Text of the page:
Re: Drugs - what makes them do it?

From: J. R. Molloy (
Date: Tue Jan 11 2000 - 15:54:50 MST

>This incorporates a weird assumption, to my mind, that the taking of drugs
>induces unruliness. Indeed, it's one of the big arguments of
>pro-marijuana debaters that marijuana, for example, doesn't make you
>unruly in the way that, for example, alcohol does.

It depends on the drugs doesn't it? Who wants to take drugs that will make them
into compliant robot slaves of the state? Unruliness doesn't necessitate the
implication of freedom from the state. The state may in fact encourage drug
crazed assassins to carry on the work of politics by other means.

Drug use does not threaten the ruling class. The ruling class takes drugs to
assuage its own feelings of existential angst. A drugged ruling class continues
to insist that its subjects remain soberly productive.

>So why not make marijuana a prescription drug? Or opium?

Because to do so, the ruling class must admit that it had erred in making them
illegal. Furthermore (and probably more significantly), the ruling class
generates untold wealth for itself via confiscation of personal property in
connection with drug busts. In addition, pharmaceutical companies (a sector of
the ruling class, after all) eschew the idea of people self-medicating
themselves -- better to have professionals in charge, in control, and in the
chips. Self-medication threatens the ruling class' hold on this lucrative

> Again, we can
>characterize this behavior as foolishness, (since opiating the masses
>would be wiser than forbidding the use of opium,) but I don't see how you
>can consistently characterize this as the ruling class trying to protect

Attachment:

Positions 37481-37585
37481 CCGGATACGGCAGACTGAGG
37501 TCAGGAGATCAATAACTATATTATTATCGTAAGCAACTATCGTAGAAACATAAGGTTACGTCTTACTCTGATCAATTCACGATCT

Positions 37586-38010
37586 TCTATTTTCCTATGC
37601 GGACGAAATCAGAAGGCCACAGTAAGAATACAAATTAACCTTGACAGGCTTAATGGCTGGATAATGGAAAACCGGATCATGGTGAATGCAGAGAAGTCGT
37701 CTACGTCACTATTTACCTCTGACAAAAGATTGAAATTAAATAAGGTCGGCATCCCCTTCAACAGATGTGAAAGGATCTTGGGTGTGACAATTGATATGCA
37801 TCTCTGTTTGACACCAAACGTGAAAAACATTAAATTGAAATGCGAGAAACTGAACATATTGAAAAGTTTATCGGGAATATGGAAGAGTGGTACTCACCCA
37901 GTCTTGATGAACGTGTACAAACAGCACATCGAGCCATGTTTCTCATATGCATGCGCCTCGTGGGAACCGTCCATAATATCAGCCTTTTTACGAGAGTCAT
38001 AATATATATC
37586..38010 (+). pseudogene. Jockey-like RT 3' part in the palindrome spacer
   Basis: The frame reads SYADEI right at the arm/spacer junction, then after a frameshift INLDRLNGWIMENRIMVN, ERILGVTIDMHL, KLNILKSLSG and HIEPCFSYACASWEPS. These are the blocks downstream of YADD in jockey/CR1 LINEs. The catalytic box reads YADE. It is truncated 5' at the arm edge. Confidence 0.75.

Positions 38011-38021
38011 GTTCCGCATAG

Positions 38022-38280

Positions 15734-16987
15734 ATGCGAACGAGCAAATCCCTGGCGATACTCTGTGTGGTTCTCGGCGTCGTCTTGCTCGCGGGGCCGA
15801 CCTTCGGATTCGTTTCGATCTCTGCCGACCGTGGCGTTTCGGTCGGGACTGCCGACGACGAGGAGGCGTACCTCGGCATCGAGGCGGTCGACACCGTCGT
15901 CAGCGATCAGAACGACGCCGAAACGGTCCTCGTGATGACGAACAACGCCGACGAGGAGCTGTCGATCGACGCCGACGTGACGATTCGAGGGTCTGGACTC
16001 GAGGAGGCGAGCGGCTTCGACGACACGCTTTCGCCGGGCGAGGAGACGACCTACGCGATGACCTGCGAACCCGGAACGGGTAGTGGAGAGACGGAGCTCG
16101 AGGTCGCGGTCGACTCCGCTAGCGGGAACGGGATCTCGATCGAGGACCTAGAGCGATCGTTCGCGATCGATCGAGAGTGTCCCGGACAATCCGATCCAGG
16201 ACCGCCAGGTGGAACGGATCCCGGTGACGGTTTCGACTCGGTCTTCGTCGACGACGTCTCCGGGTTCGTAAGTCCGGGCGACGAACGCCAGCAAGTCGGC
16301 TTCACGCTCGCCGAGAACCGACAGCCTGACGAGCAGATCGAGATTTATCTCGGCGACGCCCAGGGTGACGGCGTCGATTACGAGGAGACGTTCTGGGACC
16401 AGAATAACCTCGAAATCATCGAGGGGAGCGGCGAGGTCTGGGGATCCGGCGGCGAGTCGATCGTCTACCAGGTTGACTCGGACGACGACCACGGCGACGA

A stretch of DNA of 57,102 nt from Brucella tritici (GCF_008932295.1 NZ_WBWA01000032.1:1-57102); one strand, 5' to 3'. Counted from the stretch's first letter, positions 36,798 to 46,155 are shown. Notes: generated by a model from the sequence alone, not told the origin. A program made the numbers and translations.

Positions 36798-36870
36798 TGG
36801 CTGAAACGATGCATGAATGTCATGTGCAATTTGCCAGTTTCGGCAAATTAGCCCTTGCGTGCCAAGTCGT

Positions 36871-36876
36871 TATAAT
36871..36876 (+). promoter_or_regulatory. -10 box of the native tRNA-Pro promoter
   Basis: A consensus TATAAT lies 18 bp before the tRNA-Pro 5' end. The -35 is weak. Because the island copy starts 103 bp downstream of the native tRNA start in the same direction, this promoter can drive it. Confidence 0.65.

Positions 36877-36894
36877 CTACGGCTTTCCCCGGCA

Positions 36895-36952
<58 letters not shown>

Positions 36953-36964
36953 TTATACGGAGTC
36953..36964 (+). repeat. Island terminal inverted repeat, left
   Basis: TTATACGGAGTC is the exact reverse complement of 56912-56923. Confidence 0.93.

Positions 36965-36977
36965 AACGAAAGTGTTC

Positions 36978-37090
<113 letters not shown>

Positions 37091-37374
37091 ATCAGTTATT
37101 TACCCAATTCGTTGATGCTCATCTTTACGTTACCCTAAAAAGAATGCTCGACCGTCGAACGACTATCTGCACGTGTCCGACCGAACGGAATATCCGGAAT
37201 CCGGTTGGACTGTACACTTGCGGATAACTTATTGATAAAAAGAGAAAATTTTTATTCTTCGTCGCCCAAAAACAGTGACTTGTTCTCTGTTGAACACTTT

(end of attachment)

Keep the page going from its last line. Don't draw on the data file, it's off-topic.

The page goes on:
>their ruling status.

People can grow their own opium poppies, but they can't manufacture their own
Again, self-medication (illicit drug use) threatens the power of the ruling

>I DO have an axe to grind. All too often I hear people ascribe all sorts
>of crazy behavior to the "ruling class," usually in a conspiratorial mood,
>though not always, and invariably with little explanation. No
>prostitution? Blame the man. Can't smoke up? Blame the man. Late to
>work? Somewhere, somehow, the man's responsible.

So who do you blame?


"The whole gospel of Karl Marx can be summed up in a single sentence: Hate
the man who is better off than you are. Never under any circumstances admit
that his success may be due to his own efforts, to the productive
contribution he has made to the whole community. Always attribute his
success to the exploitation, the cheating, the more or less open robbery of
others. Never under any circumstances admit that your own failure may be
owing to your own weakness, or that the failure of anyone else may be due to
his own defects -- his laziness, incompetence, improvidence, or
stupidity." --Henry Hazlitt

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